The recipient can tap on the attachment and view or save the file directly on the Amazon Drive website, with no access to other files.

YouTube also updated its iOS app this week with an iMessage app extension to easily search for and share videos in Messages.

Amazon Drive is available on the App Store [Direct Link] for iPhone and iPad.


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How to Use the Redesigned Messages App Drawer in iOS 11

In iOS 10, Apple introduced the Messages App Store, allowing users to jump into miniature versions of their favorite apps so they could do things like choose a movie time, send their location, pay a friend, give a recommendation from Apple Music, and attach stickers. With the launch of iOS 11, the app drawer and selection experience of Messages apps have been streamlined, and this guide will walk you through the fastest way to access your favorite apps, organize them, and add more from the Messages App Store.

Navigating the New App Drawer in Messages


  1. Open Messages.

  2. Choose a contact to text.

  3. At the bottom of the screen sits the new app drawer, and you can tap one to bring it up or scroll to dive deeper into your collection.

From here, apps within Messages function essentially the same as they did in iOS 10: the bottom half of the screen represents the app, which you can interact with and send content into the upper half section of the screen in the form of an iMessage. A small chevron sitting just below the text entry field can be tapped to expand the Messages app to full screen, and tapped again to reduce it.

If you ever accidentally leave the app by tapping the text field, simply tap the App Store icon to the left of the text field. Conversely, if you're inside of a Messages app and want to make it and the app drawer disappear, tap the same App Store icon to the left of the text field (it'll be blue when the app drawer is open) to make the app disappear (returning the icon to gray).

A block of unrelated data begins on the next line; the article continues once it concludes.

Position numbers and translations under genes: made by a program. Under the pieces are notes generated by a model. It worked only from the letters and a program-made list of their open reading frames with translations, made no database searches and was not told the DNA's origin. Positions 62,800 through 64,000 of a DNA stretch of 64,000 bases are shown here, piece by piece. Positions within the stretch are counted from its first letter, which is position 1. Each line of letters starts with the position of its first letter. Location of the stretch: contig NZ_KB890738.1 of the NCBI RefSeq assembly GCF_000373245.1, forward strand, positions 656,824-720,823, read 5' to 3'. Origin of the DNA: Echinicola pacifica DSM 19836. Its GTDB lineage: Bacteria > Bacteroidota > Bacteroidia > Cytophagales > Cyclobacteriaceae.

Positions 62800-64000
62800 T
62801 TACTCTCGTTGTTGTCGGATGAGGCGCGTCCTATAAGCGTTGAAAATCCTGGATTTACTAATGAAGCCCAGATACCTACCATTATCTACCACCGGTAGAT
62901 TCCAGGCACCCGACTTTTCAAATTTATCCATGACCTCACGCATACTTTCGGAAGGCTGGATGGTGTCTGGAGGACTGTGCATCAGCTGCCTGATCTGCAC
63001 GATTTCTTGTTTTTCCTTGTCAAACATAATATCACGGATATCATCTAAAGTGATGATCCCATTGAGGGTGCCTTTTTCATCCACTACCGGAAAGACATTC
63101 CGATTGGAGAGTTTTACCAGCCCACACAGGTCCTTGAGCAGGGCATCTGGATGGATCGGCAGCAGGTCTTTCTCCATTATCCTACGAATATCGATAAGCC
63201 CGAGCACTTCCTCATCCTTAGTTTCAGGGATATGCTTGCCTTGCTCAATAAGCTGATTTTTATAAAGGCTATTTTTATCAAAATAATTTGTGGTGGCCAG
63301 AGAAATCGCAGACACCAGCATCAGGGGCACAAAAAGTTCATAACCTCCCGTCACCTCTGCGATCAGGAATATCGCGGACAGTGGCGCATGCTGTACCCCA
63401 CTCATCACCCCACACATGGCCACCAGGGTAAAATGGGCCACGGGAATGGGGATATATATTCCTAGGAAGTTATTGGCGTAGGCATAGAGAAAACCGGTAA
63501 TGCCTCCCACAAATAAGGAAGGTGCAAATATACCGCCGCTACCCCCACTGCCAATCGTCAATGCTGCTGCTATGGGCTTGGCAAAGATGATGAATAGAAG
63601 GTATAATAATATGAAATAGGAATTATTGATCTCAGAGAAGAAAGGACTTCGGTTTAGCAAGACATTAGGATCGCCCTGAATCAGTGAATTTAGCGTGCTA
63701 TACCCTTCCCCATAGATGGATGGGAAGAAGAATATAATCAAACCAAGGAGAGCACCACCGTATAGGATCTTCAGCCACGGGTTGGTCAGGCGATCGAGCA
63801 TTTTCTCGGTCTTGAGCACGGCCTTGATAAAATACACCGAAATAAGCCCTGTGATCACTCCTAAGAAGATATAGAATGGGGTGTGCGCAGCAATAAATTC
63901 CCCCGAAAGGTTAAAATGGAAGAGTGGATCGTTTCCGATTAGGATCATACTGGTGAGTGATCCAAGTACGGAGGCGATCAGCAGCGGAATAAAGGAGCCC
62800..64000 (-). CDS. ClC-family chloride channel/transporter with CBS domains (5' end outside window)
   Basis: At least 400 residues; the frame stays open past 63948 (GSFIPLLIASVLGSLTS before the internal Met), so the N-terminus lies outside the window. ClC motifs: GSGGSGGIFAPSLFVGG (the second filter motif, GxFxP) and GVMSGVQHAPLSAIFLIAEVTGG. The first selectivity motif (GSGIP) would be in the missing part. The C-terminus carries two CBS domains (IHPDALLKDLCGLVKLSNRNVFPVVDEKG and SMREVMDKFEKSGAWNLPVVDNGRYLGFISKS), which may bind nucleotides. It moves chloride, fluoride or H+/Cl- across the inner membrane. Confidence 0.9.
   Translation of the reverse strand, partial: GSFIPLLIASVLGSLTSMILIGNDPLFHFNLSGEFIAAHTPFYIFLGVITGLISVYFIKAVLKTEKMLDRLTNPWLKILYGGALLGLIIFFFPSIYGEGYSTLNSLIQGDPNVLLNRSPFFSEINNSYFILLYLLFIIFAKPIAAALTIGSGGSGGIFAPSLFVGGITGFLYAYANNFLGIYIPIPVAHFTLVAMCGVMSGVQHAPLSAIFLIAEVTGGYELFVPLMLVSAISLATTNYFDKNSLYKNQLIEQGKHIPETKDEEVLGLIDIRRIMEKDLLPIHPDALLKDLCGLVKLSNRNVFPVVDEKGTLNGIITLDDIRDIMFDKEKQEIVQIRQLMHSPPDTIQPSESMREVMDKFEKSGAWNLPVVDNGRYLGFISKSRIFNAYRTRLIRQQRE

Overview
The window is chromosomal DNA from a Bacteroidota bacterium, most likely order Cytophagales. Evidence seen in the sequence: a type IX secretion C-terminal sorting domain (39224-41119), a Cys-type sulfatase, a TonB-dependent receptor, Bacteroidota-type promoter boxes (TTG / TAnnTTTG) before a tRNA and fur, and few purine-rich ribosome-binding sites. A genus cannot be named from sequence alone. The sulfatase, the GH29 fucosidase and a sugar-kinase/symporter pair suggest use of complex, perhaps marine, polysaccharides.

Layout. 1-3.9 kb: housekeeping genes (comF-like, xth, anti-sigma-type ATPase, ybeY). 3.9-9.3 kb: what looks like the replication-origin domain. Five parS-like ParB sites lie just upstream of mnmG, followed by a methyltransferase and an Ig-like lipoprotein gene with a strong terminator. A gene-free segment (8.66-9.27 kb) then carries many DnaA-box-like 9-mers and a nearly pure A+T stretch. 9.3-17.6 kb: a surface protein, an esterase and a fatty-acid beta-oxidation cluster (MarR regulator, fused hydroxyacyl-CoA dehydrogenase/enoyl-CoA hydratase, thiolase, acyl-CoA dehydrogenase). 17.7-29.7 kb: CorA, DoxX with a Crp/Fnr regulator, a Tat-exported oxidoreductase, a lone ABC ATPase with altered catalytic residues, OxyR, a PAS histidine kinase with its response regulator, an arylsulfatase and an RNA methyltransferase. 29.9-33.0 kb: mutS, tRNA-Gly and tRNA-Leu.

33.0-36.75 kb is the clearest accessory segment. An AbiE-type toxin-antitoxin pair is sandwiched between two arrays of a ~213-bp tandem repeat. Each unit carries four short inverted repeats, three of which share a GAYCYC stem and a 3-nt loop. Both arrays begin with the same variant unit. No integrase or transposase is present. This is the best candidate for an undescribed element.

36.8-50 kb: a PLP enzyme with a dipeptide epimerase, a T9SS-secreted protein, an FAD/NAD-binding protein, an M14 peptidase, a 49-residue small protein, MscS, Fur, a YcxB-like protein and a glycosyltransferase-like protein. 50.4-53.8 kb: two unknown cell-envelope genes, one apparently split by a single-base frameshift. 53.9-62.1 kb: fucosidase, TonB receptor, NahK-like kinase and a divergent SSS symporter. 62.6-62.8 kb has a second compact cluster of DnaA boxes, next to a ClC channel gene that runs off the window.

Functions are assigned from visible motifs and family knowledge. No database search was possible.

Editing the New App Drawer in Messages


  1. Navigate to the app drawer in Messages.

  2. Scroll the drawer all the way to the right and tap the ellipses, or "More," icon.

  3. Tap "Edit."

  4. On the right side, choose any installed app you want or don't want in your Messages app drawer by tapping the green toggles.

  5. On the left side, tap the green "+" icon next to any app you want as a favorite.

  6. Tap "Done."

Now that your app drawer is fully customized, your favorites will appear on the far left side of the drawer, and any other apps you have toggled on will appear after your favorites. Any time you want to search for more, you can tap the blue App Store icon sitting to the left of your favorites to visit the Messages App Store. There are numerous standalone Messages apps, but many popular apps have also been updated over the past year to include Messages support.

For this reason, it's easy for your app drawer to become crowded, making the deeper editing and favoriting options in iOS 11 a welcome addition.

Related Roundup: iOS 11
Tag: iMessage

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Changes to iCloud Put Apple on Collision Course With Governments Seeking Access to Encrypted Messages